There's no mistaking little Sammie for Sammy, the post-Pavement indie-rock combo of the mid-'90s. No, Sammie is an urban R&B singer. He's also a kid, not that you'd really be able to tell that from a cursory listen of his debut album, From the Bottom to the Top. At times, his voice does sound a little thin, but for the most part, it's surprisingly soulful and convincing -- not as stunning and assured as the young Michael Jackson, but certainly a lot better than most child singers. If he's not yet skillful enough to disguise the sometimes uneven material, that's still forgivable, because the tracks that do work, work really well. By and large, those are the songs written and produced by executive producer Dallas Austin, who keeps the beats fresh and light and the hooks strong and catchy -- particularly on uptempo numbers like the opener "The Bottom" and "Can't Let Go," featuring Lloyd of N'Toon. That's not to say that other producers and writers come up empty or that Sammie can't handle slower songs -- the midtempo soul of "Crazy Things I Do," produced and written by C. "Tricky" Stewart, is proof that he can -- but he sounds his most infectious when the beat is a little faster and the hooks are a little sharper. Perhaps that's due to the songwriting, which gets a little undistinguished as the tempo slows, or perhaps it's due to the fact that while Sammie is an impressive talent, he has yet to mature. Either way, the end result is the same: From the Bottom to the Top is entertaining, but not always engaging. Still, we have to remember that this is a debut album from a child singer. Judged on that basis, it's charming and, at times, impressive. Sammie does well this time out, and he'll probably do better next time around.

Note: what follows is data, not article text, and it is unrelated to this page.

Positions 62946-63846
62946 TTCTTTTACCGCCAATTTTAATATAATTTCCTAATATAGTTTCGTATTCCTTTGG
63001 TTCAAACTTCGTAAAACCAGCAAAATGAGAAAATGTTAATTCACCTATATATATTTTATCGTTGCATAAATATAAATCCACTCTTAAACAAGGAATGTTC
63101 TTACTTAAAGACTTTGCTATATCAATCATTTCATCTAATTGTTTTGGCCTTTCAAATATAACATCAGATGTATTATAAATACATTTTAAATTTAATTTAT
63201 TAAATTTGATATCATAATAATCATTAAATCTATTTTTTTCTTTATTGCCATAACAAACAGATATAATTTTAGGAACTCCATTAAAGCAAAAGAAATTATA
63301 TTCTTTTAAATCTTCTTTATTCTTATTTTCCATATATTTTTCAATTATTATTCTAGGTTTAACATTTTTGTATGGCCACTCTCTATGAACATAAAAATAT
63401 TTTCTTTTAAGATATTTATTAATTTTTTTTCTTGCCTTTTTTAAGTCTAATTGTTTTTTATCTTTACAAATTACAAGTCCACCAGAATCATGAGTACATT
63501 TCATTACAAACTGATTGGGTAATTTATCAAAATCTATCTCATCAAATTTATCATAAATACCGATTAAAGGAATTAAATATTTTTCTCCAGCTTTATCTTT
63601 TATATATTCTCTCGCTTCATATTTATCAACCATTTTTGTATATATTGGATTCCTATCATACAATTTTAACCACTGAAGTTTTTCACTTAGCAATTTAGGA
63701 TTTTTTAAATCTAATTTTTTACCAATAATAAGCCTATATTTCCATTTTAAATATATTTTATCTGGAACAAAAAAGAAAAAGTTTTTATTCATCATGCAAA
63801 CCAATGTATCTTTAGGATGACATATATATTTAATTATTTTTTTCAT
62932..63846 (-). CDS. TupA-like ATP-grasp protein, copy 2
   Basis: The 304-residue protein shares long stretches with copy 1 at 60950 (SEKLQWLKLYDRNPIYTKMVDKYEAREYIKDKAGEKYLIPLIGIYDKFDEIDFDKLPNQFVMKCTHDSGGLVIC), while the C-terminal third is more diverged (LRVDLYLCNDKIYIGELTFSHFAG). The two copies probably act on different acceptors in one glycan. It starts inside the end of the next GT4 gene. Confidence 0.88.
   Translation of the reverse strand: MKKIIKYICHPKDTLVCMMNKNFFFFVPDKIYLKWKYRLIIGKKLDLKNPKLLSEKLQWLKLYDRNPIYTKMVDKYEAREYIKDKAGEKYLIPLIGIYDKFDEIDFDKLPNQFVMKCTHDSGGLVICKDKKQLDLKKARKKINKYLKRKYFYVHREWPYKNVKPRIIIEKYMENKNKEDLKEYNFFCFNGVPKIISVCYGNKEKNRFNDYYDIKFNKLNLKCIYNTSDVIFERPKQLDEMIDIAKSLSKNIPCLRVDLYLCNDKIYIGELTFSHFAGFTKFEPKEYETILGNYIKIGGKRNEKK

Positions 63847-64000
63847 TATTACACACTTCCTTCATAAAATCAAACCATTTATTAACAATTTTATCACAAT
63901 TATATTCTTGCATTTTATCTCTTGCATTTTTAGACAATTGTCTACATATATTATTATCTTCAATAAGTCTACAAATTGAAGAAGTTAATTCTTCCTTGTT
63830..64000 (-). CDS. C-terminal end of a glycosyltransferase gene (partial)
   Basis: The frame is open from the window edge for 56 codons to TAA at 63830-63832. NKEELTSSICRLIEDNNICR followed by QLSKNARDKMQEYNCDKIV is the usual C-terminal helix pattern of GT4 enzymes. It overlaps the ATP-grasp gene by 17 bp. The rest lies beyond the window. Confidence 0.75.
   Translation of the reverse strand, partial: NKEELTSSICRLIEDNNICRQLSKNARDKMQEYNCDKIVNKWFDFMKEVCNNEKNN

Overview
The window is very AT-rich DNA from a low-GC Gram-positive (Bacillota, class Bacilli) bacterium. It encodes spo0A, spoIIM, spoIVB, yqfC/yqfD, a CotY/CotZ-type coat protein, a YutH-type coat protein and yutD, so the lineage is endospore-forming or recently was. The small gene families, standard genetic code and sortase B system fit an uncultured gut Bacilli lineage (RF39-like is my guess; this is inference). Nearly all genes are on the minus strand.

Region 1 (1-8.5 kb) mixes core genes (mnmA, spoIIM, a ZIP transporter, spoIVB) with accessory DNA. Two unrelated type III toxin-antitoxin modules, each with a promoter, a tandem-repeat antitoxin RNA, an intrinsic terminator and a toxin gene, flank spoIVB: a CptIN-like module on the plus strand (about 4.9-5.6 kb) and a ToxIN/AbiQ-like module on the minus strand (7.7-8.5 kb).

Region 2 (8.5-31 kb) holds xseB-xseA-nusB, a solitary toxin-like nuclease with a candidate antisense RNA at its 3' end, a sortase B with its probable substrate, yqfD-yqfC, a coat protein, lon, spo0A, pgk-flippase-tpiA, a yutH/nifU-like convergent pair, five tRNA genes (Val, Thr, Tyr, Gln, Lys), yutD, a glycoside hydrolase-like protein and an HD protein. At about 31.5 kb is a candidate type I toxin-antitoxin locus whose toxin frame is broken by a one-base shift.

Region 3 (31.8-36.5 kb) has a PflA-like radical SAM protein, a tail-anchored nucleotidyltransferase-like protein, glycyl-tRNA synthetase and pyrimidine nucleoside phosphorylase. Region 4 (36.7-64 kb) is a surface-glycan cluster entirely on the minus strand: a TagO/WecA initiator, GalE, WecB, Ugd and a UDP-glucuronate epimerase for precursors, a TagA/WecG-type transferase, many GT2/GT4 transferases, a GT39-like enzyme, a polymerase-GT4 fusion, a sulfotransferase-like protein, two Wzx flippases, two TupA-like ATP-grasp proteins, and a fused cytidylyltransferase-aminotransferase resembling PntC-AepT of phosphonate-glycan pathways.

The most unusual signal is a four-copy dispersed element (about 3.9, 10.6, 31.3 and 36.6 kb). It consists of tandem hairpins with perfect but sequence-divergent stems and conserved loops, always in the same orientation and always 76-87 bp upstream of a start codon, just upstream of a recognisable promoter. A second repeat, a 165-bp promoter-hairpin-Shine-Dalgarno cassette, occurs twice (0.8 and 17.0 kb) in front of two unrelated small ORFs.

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AllMusic Review by Stephen Thomas Erlewine